Border Crossings

The Man Who Counts Bodies in the Desert


Gregory Hess. Photo by Frederic J. Brown/AFP/Getty.

Over the last 24 years, during four presidential administrations, enforcement on the U.S.-Mexico border has gotten much tougher. The miles of fencing grew; the number of guards exploded. While there's no evidence that "securitization" reduced illegal immigration—the number of border apprehensions of undocumented aliens did not fall dramatically until the Great Recession—it did succeed in forcing migrants to cross in less hospitable places. Pima County Chief Medical Examiner Gregory Hess says the result has been a spike in the number of people meeting lonely deaths in the deserts of Arizona. In 2000, his office began keeping detailed records of the human remains they received. In January, Reason's Christian Britschgi spoke with Hess about the specifics of his grim work.

Q: What made you start tracking these remains?

A: We just started to get more. It's really that simple. Back in the 1990s, we would average about 12 of these a year. We're talking about people that appear to have died in the active attempt of crossing into the United States without permission from the U.S. government—remains that we might find in a remote area that we believe to be a foreign national. We would examine the remains, issue a cause of death, and try to identify the person. Just by the nature of where we live and the environment we're in, sometimes that happens. But then we went from about 12 a year to 75, I think, in 2000. We averaged about 170 a year from 2002 to the end of 2013, and we had 154 last year.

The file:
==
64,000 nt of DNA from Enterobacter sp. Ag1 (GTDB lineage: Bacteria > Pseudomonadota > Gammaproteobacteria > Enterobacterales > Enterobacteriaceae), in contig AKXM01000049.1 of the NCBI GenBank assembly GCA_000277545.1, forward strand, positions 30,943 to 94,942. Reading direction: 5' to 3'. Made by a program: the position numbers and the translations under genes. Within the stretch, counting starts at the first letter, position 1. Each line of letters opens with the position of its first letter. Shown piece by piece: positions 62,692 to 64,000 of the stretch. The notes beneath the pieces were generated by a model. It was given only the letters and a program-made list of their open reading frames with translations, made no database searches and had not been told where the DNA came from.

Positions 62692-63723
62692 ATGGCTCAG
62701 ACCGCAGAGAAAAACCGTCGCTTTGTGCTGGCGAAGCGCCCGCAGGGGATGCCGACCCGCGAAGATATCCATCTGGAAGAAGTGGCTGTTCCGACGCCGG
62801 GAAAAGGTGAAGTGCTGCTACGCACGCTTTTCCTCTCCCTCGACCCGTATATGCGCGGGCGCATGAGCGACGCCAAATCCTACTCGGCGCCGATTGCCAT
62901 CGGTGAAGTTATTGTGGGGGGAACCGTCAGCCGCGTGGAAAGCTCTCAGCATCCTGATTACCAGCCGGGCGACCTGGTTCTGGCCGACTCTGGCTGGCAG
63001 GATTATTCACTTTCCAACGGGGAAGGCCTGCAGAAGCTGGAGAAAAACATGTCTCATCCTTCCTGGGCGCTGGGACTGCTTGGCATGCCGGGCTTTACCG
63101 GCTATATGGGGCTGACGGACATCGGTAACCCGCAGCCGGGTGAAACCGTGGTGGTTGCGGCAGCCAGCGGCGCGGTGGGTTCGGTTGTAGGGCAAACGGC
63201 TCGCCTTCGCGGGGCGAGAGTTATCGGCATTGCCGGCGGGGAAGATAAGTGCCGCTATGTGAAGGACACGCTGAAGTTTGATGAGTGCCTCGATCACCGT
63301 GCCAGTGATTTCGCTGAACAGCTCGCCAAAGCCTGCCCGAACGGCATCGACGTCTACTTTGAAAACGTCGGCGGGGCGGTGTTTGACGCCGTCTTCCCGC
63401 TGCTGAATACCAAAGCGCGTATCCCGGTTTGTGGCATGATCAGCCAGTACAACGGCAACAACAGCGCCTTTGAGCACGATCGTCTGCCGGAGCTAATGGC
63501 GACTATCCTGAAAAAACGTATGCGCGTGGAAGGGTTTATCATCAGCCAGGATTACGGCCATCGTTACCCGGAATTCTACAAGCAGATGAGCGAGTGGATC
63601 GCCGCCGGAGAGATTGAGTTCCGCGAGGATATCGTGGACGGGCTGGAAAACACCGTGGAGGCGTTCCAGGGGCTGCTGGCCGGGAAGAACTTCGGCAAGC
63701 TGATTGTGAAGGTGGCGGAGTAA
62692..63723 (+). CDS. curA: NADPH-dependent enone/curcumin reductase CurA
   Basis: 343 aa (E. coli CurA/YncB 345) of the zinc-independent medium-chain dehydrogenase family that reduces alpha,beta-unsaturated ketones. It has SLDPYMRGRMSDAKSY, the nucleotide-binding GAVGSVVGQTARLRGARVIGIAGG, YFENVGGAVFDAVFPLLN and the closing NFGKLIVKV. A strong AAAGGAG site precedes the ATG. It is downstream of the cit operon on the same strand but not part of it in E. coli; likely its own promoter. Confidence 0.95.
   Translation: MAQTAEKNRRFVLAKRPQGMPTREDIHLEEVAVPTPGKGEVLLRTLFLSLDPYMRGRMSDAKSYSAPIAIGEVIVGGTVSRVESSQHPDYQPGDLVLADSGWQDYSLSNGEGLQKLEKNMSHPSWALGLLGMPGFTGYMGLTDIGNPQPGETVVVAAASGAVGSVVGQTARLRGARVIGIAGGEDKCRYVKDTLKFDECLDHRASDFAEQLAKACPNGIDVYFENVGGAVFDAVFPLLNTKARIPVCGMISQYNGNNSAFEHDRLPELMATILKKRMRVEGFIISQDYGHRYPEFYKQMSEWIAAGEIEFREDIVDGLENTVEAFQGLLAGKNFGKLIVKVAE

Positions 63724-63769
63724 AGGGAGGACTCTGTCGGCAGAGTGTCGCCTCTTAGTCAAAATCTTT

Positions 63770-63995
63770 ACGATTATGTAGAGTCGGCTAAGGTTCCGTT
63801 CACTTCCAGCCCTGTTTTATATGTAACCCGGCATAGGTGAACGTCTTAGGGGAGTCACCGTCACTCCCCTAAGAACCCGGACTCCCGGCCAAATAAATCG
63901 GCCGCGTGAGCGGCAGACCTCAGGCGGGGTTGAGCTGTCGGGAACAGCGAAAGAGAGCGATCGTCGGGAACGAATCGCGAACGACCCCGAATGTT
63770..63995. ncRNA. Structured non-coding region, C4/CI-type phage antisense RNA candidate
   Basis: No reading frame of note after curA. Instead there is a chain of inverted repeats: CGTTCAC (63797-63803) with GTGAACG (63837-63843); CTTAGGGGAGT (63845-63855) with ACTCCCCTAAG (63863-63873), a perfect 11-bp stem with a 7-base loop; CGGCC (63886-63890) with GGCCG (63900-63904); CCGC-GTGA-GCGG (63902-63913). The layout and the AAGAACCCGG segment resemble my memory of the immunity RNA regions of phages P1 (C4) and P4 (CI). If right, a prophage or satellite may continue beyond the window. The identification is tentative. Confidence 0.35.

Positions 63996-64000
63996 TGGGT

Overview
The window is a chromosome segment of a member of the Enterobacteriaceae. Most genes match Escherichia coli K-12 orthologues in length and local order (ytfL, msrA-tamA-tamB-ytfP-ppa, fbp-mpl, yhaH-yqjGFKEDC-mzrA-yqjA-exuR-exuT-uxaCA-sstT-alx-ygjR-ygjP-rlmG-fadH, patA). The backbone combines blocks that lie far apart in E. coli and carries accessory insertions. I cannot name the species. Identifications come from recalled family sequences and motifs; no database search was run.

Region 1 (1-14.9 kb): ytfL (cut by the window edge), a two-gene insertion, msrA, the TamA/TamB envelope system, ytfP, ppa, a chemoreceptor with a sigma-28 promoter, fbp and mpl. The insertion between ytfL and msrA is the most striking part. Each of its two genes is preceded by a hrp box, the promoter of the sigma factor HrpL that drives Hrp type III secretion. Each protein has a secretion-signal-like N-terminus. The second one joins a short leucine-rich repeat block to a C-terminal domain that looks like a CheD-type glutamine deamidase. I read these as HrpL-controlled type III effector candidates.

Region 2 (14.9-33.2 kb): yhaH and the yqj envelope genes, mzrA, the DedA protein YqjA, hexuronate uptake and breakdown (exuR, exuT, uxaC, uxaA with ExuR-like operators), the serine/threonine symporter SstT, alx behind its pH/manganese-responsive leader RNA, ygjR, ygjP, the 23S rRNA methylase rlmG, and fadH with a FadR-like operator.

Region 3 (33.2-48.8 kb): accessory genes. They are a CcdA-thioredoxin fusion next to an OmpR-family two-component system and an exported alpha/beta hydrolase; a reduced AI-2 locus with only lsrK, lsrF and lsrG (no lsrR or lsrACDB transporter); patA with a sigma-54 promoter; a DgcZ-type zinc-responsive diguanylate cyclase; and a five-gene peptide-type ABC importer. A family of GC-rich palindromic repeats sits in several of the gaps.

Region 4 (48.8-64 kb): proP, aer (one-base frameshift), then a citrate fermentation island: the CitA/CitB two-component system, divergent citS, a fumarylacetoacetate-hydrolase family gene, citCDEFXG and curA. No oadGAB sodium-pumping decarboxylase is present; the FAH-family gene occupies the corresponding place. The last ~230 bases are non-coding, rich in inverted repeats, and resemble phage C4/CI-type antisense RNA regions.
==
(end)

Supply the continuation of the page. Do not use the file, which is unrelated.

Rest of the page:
Q: How do these remains find their way to your office?

A: About 50 percent are found by Border Patrol. They call whatever the local law enforcement agency is, based on where the remains are found. That local law enforcement agency will respond to the scene and do their own preliminary assessment, and then they'll call us.

Q: What do you look for when trying to determine whether this was just a lost hiker or an undocumented border crosser?

A: Property that might be with the remains, the condition of the remains, where the remains are found, whether someone is looking for a missing person, and are those remains consistent potentially with that missing person.

Q: And what is the most common cause of death?

A: The No. 1 cause of death from 2000 to 2017 was "undetermined." The reason is if the remains are decomposed, we can't definitively determine what happened. Death due to exposure—hypothermia, hyperthermia, dehydration—is the No. 2 category. But there is no specific lab test you could do to prove someone died as the result of heat stroke, for example.

Q: Given the conditions, how quickly would a body decompose to the point where you can't tell the cause of death?

A: Each case is specific to the circumstances. We have a 1-to-7 scale—1 being people who are fully flesh and in good condition, 7 being remains that are fully skeletal, weathered by the sun, and in the desert for a long period of time. It just depends.

Q: Are you able to find the identities of these folks?

A: We've been successful about 65 percent of the time. Sometimes we are able to make an identification relatively quickly and sometimes it takes a long time. And it's really circumstance-dependent—whether or not there is property found on the remains and whether or not family members are looking for that person.

Q: After you guys have gone through your process with the remains, what happens to them?

A: Unidentified remains would be interred at the county cemetery. They are buried or cremated, depending on the circumstance. And if they are identified at a future date, then they can be returned to family members.

This interview has been condensed and edited for style and clarity.